Bernard..at 56 years old ..if you're gonna tell it ..tell it all brother..you was the best ever at UT on the basketball floor and a nightmare for Coach Mears and the local police when not on it ..and you know it better than anybody..I had season tickets when you played and don't think I ever missed a home game..my best memories of UT basketball..you may have had to deal with racism at the Kentucky games..but not at UT..if I recall correctly..you took a few things that did not belong to you and got some special treatment..I had a friend on the basketball team who loved to tell Bernard King stories and I heard enough to know ..you took full advantage of your status at UT as a great athlete who expected and received special treatment..so I think you are a bit off base to talk racism at UT..

That's also the way I remember it he drove coach Mears to a break down

Slats writes:

(This comment was removed by the site staff.)

southernbelle79 writes:

I am glad he feels no racism in Knoxville these days. I was born and bred in the Deep South, and the racism I see here today is nothing compared to what I grew up with. Having said that, having moved from the north to TN, the in your face, blatant racism I have experienced here was rare where I was.

Oldhickory writes:

in response to ccjensen:

Racism in Tennessee? Racism in Knoxville? Impossible. LOL

There's racism in every city and state, but only Vandy has a Confererate Memorial Hall.

http://www.thefacultylounge.org/2009/...

UTANDNOBAMA writes:

in response to southernbelle79:

I am glad he feels no racism in Knoxville these days. I was born and bred in the Deep South, and the racism I see here today is nothing compared to what I grew up with. Having said that, having moved from the north to TN, the in your face, blatant racism I have experienced here was rare where I was.

Huh?

Volborn writes:

I wish folks who down play racism could walk around Knoxville(or any U.S city) in a black man's shoes for about a month. I would say they may have a different perspective after that. BTW, King accused the KPD of racism in the article, not Knoxville or UT. That's how I read it.

Atypical_liberal (Inactive) writes:

in response to Volborn:

I wish folks who down play racism could walk around Knoxville(or any U.S city) in a black man's shoes for about a month. I would say they may have a different perspective after that. BTW, King accused the KPD of racism in the article, not Knoxville or UT. That's how I read it.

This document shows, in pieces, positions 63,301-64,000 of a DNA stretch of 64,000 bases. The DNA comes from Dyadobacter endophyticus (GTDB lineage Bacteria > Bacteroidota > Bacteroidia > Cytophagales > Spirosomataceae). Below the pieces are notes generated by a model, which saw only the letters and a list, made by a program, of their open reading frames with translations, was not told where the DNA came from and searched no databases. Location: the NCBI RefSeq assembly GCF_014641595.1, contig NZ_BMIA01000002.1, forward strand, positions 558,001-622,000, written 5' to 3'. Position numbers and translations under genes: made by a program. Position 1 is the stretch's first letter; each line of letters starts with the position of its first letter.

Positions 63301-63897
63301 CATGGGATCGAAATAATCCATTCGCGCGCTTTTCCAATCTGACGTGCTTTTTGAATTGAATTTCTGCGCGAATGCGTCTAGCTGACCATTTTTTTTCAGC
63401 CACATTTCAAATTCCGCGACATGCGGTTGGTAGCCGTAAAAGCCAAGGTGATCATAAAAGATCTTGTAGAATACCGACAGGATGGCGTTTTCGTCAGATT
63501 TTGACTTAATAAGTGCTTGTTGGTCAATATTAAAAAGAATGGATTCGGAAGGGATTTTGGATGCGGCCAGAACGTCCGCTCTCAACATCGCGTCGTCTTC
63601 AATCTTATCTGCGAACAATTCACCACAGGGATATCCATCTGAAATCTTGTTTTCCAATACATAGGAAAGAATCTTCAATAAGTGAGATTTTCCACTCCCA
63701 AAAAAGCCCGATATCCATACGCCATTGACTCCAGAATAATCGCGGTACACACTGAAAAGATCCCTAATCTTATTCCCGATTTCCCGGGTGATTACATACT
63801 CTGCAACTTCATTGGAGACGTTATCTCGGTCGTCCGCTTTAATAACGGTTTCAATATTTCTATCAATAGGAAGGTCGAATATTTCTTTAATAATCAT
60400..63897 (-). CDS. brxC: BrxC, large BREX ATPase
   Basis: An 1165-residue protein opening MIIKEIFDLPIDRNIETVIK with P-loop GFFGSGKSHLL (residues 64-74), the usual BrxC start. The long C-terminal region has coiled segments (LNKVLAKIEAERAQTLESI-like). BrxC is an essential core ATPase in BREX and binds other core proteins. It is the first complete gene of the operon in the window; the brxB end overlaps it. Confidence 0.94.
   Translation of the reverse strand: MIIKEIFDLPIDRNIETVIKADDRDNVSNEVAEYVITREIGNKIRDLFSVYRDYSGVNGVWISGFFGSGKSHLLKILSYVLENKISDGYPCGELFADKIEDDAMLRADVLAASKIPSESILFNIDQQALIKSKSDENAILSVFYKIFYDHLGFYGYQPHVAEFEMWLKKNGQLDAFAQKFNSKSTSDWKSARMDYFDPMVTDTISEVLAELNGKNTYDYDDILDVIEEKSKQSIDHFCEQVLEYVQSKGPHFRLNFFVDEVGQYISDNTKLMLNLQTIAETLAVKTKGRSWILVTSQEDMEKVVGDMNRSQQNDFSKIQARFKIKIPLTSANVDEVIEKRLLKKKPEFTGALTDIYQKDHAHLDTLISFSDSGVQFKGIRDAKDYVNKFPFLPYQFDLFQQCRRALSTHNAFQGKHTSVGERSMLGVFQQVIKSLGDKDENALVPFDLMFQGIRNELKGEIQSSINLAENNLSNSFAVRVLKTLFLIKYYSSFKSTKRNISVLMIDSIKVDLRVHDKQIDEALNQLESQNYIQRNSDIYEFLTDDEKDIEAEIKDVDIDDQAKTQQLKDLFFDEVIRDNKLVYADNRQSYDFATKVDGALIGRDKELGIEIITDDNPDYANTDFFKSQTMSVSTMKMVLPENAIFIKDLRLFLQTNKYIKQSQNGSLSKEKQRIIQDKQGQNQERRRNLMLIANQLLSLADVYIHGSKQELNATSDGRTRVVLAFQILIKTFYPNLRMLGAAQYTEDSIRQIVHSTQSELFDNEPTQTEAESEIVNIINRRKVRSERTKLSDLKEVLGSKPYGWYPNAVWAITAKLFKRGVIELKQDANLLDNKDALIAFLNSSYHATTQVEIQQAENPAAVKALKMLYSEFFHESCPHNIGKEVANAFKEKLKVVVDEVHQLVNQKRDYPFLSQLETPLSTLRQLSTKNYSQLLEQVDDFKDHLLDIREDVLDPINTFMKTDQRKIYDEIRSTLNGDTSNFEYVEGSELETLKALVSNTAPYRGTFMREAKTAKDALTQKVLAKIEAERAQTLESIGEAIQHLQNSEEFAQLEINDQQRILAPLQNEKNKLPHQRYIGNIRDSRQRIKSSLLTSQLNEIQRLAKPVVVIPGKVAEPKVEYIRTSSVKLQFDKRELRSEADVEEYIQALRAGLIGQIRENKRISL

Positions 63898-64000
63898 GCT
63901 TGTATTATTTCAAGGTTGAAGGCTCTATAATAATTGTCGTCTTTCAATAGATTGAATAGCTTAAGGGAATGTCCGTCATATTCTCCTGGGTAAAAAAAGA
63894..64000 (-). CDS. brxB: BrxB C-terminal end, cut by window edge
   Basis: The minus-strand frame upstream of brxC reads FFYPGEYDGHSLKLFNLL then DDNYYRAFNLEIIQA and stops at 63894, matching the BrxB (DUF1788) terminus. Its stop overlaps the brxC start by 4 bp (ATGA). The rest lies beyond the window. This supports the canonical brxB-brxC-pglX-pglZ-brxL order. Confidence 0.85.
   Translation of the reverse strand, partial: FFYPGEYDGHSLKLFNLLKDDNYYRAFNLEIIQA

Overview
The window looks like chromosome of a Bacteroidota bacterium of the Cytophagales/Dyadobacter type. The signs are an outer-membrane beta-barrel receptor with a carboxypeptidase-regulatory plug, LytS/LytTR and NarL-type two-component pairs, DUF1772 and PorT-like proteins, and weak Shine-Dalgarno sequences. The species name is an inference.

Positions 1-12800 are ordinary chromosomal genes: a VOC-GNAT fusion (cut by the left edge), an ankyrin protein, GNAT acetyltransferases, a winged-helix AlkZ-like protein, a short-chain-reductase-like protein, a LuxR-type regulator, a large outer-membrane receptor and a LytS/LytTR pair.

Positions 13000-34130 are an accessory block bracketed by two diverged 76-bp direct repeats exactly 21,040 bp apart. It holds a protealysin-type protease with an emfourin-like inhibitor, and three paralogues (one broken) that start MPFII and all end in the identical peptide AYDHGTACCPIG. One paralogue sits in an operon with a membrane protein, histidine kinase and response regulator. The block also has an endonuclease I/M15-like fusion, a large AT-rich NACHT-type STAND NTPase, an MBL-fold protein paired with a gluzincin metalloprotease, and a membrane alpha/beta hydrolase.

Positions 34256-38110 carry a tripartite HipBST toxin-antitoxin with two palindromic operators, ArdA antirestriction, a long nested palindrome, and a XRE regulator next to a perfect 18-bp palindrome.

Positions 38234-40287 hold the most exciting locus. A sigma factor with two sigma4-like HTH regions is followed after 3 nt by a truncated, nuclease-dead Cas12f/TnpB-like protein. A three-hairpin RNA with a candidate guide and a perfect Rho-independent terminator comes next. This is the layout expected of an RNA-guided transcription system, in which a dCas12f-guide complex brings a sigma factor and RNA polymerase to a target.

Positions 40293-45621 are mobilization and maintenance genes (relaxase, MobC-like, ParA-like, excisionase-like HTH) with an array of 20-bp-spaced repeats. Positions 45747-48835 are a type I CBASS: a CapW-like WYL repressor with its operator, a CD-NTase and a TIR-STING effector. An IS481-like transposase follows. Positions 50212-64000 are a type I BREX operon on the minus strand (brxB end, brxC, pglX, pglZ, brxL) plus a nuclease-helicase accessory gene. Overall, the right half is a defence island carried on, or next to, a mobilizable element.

BTW, King accused the KPD of racism in the article, not Knoxville or UT. That's how I read it.
-----
Good point. He also mentioned that times have changed.

Race relations in Knoxville are on some pretty fine footing, if you ask me. While many would like to perpetuate the hillbilly stereotype on our local white community, that alone can't conceal the history of racial harmony in East Tennessee. Knoxville has certainly had its bad moments, and the Clinton 12 has received worldwide notoriety. In my recollection, the only person in recent memory, to freely welcome the Klan in K-Town was Martha Boggs.

Life is too short for going around with a chip on your shoulder. Most of of us are looking for a friend; not an enemy.

no1djkb#278630 writes:

Yeah you guys kill me. He said nothing bad about the university. Remember guys the civil rights bill was just past in the mid sixties. I am sure he ran into some crazy stuff. The guy said he would tell any young man to attend UT. Give me a break, the man was not bitter at all

johnlg00 writes:

If the whole truth were known, there were any number of UT athletes, football players especially, who were no models of decorum in those days and previously, and even presently if in mostly more minor form. If they had been treated to the full extent of the law, some of them would have rap sheets as long as your arm. Most unsocial behavior by athletes was winked at in those days. But woe betide any black guy from New York who stepped out of line!

utfans#211352 writes:

What a joy it was to watch the Ernie and Bernie show. Great time for SEC basketball, a lot more entertaining than now. I have always found sports something that brings us all together I hate to think King was treated poorly in Knoxville, I am sure there was blame on both sides. I love Knoxville, UT and Bernard King was a hero to me.

MaxVolFan writes:

King is a classic example of a child that grew up neglected and abused for no reason by his parents and unfortunately alcohol became his best friend off the court. Thankfully his true friend Ernie was always there for him. Amazing talent Ernie and Bernie VFL

ThirdCreek writes:

in response to halhhaynes#364264:

Without question he and "Ernie" were the best to ever wear the orange for Tennessee. I remember how thrilled I was to see those guys on the cover of SI and those incredible Saturday wins against Kentucky and Alabama. That was a magical time in Tennessee basketball history. THANK YOU Bernard King for being such a great Vol!

Dale Ellis and Alan Houston were pretty good too.